• News
  • 2 February 2017

Form 1 enjoy a visit from Zoolab

Jo the Zoolab ranger came in to talk to Form 1 about the Rainforest. He tested their knowledge of the rainforest layers,…

Jo the Zoolab ranger came in to talk to Form 1 about the Rainforest. He tested their knowledge of the rainforest layers, and asked them to describe the habitat of the forest floor. The first creature was Brian the Giant African Land snail….

Jo’s second animal was introduced as a cave-dweller that likes to scuttle around on the cave floor…. It was Wade the cockroach! The children loved learning that cockroaches live on cave floors as they like to eat bat poo! This is a very clever part of the ecosystem – without cockroaches our world would be full of rubbish. They have been keeping our world clean for 300 million years. You can feel a male cockroach as they have bumps on their heads where their horns are. If cockroaches become decapitated they can still live for 10 days as they are very tough bugs!

Form 1 had to be very quiet in order to see animal number 3… She lives in the Understorey and was revealed to be a tarantula. Isaac T described the difference between ‘poisonous’ and ‘venomous’. Venomous is if the animal bites or stings you – therefore Jo only let the children look, not touch her! She eats insects and they learnt that she is an ‘insectivore’. As the children watched, Felicia had finished her meal and was cleaning her fangs using her pedipalps. Jo told the children that this Chilean Rose tarantula likes to live in a small space as they are agoraphobic.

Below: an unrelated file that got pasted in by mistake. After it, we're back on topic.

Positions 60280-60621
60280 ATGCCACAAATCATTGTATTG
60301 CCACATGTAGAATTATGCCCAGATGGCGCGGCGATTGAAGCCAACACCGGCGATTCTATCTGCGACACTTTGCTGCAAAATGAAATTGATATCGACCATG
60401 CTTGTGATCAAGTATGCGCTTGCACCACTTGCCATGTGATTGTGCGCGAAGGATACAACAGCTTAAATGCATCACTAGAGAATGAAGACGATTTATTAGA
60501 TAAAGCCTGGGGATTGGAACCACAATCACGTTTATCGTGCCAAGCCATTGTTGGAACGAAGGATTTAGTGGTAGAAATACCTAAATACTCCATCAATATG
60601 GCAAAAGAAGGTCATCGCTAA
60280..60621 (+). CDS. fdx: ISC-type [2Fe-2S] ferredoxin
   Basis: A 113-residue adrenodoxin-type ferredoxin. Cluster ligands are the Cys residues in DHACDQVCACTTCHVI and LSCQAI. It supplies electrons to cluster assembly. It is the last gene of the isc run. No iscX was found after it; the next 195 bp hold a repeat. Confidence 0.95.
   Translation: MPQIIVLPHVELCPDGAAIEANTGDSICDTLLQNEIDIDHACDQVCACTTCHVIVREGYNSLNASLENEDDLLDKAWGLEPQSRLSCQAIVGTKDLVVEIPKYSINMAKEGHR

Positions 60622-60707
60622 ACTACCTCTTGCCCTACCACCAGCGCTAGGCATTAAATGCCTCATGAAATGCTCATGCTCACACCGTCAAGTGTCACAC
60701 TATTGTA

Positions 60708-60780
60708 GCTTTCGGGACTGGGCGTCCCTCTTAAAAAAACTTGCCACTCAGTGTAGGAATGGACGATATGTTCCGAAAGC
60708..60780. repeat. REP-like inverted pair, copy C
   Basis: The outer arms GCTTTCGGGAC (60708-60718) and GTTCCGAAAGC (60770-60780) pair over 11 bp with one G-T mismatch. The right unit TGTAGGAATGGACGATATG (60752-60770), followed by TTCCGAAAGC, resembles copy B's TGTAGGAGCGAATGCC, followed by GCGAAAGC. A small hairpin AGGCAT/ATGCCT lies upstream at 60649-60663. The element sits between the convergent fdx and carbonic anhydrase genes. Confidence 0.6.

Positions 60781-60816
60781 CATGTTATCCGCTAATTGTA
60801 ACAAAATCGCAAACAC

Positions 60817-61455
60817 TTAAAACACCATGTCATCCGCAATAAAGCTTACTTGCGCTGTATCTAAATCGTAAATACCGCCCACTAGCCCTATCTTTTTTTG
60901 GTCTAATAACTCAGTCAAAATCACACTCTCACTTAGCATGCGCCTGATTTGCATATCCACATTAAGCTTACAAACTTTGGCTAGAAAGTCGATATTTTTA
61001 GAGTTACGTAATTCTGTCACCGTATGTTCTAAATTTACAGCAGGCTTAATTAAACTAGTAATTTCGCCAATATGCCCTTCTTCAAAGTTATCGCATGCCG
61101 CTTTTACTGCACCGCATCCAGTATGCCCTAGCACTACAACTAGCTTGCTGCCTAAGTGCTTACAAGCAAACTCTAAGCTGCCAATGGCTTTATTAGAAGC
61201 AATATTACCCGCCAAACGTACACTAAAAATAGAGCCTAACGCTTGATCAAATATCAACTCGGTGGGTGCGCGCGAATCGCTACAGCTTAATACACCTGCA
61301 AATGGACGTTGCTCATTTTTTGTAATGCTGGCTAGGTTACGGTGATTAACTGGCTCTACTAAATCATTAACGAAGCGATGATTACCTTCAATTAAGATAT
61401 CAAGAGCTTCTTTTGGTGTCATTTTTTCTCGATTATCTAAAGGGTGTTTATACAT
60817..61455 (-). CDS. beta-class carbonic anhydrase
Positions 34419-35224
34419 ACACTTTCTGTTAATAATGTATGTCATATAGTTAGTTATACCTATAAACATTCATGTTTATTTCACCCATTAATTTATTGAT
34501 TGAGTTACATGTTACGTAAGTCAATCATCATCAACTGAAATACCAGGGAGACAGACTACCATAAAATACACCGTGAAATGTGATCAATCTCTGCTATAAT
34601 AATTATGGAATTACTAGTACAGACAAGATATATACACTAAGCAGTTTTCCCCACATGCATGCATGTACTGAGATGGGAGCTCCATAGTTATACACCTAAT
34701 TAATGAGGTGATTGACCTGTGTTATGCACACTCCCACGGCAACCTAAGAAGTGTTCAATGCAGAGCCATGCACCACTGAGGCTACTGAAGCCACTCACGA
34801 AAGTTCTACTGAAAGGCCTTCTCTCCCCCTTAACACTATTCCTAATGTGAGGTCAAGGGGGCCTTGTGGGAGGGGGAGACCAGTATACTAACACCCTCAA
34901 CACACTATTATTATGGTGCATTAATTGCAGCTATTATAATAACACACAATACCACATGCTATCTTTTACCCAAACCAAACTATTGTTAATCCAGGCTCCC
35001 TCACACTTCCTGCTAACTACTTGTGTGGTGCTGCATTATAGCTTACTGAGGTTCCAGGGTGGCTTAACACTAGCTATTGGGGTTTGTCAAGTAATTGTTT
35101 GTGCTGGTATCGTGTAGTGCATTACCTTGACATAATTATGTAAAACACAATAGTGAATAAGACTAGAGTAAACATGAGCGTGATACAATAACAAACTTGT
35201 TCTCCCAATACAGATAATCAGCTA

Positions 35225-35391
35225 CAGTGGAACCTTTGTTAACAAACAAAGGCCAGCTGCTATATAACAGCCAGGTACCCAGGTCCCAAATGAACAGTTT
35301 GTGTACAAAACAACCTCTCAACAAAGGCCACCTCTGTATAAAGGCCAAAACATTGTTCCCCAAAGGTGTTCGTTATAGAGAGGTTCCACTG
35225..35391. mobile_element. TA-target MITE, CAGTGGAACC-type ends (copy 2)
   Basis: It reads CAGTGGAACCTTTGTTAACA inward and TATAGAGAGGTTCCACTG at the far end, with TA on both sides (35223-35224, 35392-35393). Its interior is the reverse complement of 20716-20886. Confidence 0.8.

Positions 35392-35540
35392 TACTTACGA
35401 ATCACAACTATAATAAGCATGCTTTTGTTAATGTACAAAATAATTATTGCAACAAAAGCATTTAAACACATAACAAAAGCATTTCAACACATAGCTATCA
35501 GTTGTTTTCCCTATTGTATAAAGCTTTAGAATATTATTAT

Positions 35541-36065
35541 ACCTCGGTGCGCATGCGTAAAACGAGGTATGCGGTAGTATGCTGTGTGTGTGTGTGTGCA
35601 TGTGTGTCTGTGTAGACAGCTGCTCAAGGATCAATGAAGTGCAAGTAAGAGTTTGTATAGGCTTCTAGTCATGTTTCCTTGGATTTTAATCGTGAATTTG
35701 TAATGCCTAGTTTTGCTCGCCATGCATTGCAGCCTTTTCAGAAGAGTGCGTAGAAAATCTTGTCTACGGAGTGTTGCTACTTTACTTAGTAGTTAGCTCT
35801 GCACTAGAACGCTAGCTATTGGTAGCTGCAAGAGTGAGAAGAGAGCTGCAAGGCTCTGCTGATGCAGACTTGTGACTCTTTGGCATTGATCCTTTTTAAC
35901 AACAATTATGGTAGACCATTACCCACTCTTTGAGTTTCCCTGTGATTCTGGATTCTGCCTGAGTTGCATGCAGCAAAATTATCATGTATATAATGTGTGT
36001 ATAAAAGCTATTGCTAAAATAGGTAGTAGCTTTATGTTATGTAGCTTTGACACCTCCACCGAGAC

Animal 4 was another creature from the Forest Floor with about 200 legs! The children guessed that this was going to be a millipede. Jo put him on a blanket and asked the children to watch Max as he moved across the floor. They learnt that he has cleaner mites under his body. The millipede’s legs felt like a hairbrush as Jo brought him round for everyone to touch.

Max is five years old and millipedes can live until they are about seven years old. Charlie R said he thought that the legs would feel softer but they were actually quite spiky on his hand. Mrs Unwin and Ms Turner were quite surprised too and thought it felt like the spikes from a hairbrush. Jo explained that if a millipede feels threatened it will spray urine into the mouth of the predator so that it doesn’t get eaten.

Jo spoke to the children about the dangers of deforestation in the rainforest and the creatures that live in the canopy. Jo explained that he couldn’t bring in a rainforest snake as they are becoming endangered. However, he introduced us to his corn snake, Plisskin, and told us that he comes from America.

He explained that when snakes shed their skin they push and then the skin goes back on itself (a bit like taking off a sock!).  It takes about two hours and they are quite grumpy when they are shedding their skin.

They learnt that Pllisskin has 420 bones in his body. Having recently shed his skin he was looking very handsome. Even Miss Houghton was brave enough to touch him!  He eats two mice once a week and eats them whole! This is possible because he has a quadrate bone in his mouth that is already dislocated and floats in cartilage  – so it is an urban myth that snakes dislocate their jaws! 

The children learnt a huge amount from Jo’s visit and we are very grateful to Zoolab for bringing the Rainforest to CPS!

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